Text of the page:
My thirties moved to my rearview the same year my oldest son acquired teenager status. Milestones, for sure. On a professional note my fortieth birthday was a success; that weekend I’d been honored with an award from the Military Writers Society and the peer validation was priceless. My personal life… not so much. But more on that can be found in this post –http://www.barballenwrites.com/confession-of-an-al-anon-dropout/
My children took perverse delight in reminding me of this corner I’d turned, cracking themselves up, really, at my official middle-age status. Maybe it should have bothered me more than it did. But since the second half of my twenties were a blur of breeding, and almost all of my thirties were dedicated to surviving tragedy and solo-parenting four children, I figured my forties should be a breeze in comparison.
That theory was blown to smithereens on my fortieth and the entire year thereafter. One apocalypse after another came my way throughout those twelve months. Some larger than others and the totality of the chaos had me screaming “Uncle!” to the powers of the universe. It is with utmost sincerity that I say were it not for the support of my friends and family I’d have walked away from it all. Packed my kids and pets up and started over somewhere else. But then I hit my 42nd year.
Sure, I can’t bounce on a trampoline like I used to- at least not without considerable planning and wishing I’d done more kegels. And yes, Now I have three teenagers, with the next thirteenth birthday about to appear on our horizon. Maybe I did get hit on by sixty-year old-men and told I was a “sexy older woman” by a young whippersnapper on Match in the same day. But I also hit my stride.
Little by little I started getting my life back. I launched my second book, set wheels in motion to re-market my first, and submitted a new proposal for my husband’s Purple Heart. I started a new career, began chipping away at the carnage in my life, and if I really apply myself I’m pretty sure I can reacquaint myself with my abs- I’ve really missed them. Stella’s got nothing on my groove and even better- my friends and family still like me- or at least they’re still willing to be in my life. Can’t say I’d have been so understanding in their shoes. Want to know my very profound secret?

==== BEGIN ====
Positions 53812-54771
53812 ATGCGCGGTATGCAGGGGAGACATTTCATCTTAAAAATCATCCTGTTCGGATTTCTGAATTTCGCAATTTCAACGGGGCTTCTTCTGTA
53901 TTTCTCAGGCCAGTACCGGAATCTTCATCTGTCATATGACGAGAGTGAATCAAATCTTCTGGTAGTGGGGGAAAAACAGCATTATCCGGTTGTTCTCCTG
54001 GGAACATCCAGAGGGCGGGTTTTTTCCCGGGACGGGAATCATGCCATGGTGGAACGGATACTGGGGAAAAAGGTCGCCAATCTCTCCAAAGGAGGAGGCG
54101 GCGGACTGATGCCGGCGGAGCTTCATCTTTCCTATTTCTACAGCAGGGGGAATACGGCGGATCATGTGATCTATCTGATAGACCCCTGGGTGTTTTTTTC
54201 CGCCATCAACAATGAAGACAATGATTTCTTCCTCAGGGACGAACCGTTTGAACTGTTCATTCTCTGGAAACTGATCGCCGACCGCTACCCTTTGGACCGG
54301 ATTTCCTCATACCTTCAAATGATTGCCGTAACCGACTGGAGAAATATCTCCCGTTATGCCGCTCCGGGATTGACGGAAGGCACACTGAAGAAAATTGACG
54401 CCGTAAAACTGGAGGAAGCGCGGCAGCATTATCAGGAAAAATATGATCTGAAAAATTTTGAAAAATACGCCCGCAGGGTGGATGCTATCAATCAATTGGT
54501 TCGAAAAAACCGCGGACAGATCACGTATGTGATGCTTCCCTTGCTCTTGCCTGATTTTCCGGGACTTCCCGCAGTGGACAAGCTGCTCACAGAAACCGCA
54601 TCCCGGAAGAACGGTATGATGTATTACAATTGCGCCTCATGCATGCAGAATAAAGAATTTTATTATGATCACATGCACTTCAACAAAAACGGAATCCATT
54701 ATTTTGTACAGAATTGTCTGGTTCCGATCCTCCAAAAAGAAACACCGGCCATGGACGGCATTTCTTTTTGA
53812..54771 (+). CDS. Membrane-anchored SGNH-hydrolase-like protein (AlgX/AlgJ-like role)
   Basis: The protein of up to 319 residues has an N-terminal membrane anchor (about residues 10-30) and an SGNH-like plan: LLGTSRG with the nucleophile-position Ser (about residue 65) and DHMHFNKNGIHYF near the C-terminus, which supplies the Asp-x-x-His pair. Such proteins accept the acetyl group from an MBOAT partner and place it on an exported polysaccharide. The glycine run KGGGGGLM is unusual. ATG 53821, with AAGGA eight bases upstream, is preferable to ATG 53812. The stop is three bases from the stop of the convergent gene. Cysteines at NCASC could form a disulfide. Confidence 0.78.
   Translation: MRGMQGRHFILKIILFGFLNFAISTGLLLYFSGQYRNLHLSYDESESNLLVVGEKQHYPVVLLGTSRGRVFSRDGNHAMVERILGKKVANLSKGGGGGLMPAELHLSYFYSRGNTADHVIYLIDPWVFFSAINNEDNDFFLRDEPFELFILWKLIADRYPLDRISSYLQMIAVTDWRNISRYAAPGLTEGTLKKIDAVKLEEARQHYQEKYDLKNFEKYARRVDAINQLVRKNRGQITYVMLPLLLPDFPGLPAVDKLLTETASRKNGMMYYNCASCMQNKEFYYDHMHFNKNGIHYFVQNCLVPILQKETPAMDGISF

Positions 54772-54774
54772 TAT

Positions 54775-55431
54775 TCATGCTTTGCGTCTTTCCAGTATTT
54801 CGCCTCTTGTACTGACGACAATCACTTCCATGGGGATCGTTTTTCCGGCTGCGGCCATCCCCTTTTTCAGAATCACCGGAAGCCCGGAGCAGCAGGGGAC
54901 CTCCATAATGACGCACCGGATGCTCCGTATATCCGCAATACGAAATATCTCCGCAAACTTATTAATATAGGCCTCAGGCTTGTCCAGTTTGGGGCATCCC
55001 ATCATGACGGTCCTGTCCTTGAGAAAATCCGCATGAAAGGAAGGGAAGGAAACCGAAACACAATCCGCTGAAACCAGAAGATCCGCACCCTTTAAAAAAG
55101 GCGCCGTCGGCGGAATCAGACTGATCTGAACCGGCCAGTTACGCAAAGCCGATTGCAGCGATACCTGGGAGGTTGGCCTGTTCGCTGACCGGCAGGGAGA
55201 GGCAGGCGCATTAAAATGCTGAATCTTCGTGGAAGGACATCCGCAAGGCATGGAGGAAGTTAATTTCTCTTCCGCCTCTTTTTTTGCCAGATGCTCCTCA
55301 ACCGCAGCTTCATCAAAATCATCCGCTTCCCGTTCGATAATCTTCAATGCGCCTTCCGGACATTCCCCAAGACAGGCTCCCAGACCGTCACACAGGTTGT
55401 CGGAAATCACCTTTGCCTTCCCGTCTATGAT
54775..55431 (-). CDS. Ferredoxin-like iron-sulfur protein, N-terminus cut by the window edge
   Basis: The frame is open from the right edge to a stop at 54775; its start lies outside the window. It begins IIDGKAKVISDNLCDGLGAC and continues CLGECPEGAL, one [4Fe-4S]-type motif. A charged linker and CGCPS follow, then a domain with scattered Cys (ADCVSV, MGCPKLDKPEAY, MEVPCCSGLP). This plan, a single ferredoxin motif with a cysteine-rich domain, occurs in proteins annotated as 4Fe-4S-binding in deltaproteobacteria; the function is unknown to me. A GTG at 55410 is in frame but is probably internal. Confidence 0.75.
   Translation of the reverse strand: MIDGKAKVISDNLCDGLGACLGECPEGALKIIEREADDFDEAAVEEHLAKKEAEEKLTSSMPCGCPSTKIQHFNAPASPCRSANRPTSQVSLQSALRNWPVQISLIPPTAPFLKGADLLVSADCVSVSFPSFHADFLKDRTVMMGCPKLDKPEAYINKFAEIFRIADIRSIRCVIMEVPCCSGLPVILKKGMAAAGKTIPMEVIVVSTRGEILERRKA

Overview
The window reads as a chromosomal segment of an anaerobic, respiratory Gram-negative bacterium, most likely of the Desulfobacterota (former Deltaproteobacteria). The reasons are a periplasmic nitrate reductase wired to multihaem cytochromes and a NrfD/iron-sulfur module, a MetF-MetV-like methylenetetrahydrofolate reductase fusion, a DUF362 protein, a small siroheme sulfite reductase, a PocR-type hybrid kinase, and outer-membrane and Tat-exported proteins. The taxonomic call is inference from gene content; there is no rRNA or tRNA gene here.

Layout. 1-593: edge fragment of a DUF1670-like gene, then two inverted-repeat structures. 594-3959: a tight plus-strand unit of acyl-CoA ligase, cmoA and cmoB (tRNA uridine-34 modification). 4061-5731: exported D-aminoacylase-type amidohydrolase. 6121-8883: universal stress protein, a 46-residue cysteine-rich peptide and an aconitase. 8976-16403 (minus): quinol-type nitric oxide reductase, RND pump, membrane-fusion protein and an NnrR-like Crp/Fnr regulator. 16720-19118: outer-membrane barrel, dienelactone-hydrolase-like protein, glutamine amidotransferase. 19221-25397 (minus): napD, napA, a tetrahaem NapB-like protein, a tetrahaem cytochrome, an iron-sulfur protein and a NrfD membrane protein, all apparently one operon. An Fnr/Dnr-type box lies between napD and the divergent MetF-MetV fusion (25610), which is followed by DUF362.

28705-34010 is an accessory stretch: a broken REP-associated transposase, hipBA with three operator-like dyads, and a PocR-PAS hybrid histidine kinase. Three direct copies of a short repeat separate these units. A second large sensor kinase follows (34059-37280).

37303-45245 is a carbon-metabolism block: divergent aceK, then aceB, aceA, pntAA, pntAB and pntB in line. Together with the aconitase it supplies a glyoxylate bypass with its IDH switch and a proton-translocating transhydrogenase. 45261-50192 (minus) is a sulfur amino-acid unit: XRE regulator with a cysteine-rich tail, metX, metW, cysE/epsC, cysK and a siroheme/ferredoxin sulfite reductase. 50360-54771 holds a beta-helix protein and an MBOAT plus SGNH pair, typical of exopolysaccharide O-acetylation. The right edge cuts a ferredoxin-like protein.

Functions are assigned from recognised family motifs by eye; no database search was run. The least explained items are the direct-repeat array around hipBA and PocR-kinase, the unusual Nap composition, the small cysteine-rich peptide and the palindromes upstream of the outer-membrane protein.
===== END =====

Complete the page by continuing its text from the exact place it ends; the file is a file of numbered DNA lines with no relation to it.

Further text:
I spent too much time fighting the skid. Railing against it as my life spun and fishtailed down destiny’s highway. Once or twice I straight-out crashed, temporarily totaling myself. My friends and family would appear through the smoke and fire, reaching their hands through the wreckage, helping me fix it all enough to resume my drive. And eventually I learned that if I first steered into the skid, I could use its momentum to steer back out.
I began bending with my challenges, thinking it out before I gave an impulsive yank on that wheel. Careful, steady, breathe. Don’t try to escape by stopping my own motion. Ease up on the pedal, acknowledge the challenge, and…. Now! Hit that gas and leave that skid in the dust.
Suddenly I learned to even it out. I noticed the scenery again. I jammed to the radio, waved at passerby and felt the wind in my hair. People were no longer afraid to ride shotgun with me (Well, except maybe after one unfortunate golf cart experience).
I’m no longer afraid of slippery paths or wild rides. I certainly respect them but I now feel confident in my approach. And for the times I still misjudge, and fly off the road, I’m lucky to have friends come tow me out.
Barb Allen Is A Gold Star Wife, Author & National Speaker. She’s a professional veterans advocate who understands the personal and factual struggles of turning adversity into advantage. But this lesson did not come easily and this upper hand must be diligently maintained. Now, Barbara brings her life lessons to her audiences in keynote speeches and custom programs. She relates to her audiences’ lives and challenges, and teaches them how to become gladiators in their own life’s arena.